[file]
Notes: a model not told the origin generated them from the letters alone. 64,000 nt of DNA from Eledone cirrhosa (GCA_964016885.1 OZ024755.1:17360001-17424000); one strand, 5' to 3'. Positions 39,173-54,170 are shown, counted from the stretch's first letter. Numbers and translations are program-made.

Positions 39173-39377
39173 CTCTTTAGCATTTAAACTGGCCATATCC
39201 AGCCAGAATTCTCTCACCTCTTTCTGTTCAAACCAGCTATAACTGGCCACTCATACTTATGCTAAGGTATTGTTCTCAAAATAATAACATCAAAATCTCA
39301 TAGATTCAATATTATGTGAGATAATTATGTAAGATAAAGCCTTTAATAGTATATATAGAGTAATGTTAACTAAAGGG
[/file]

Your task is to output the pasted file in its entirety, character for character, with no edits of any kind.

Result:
Notes: a model not told the origin generated them from the letters alone. 64,000 nt of DNA from Eledone cirrhosa (GCA_964016885.1 OZ024755.1:17360001-17424000); one strand, 5' to 3'. Positions 39,173-54,170 are shown, counted from the stretch's first letter. Numbers and translations are program-made.

Positions 39173-39377
39173 CTCTTTAGCATTTAAACTGGCCATATCC
39201 AGCCAGAATTCTCTCACCTCTTTCTGTTCAAACCAGCTATAACTGGCCACTCATACTTATGCTAAGGTATTGTTCTCAAAATAATAACATCAAAATCTCA
39301 TAGATTCAATATTATGTGAGATAATTATGTAAGATAAAGCCTTTAATAGTATATATAGAGTAATGTTAACTAAAGGG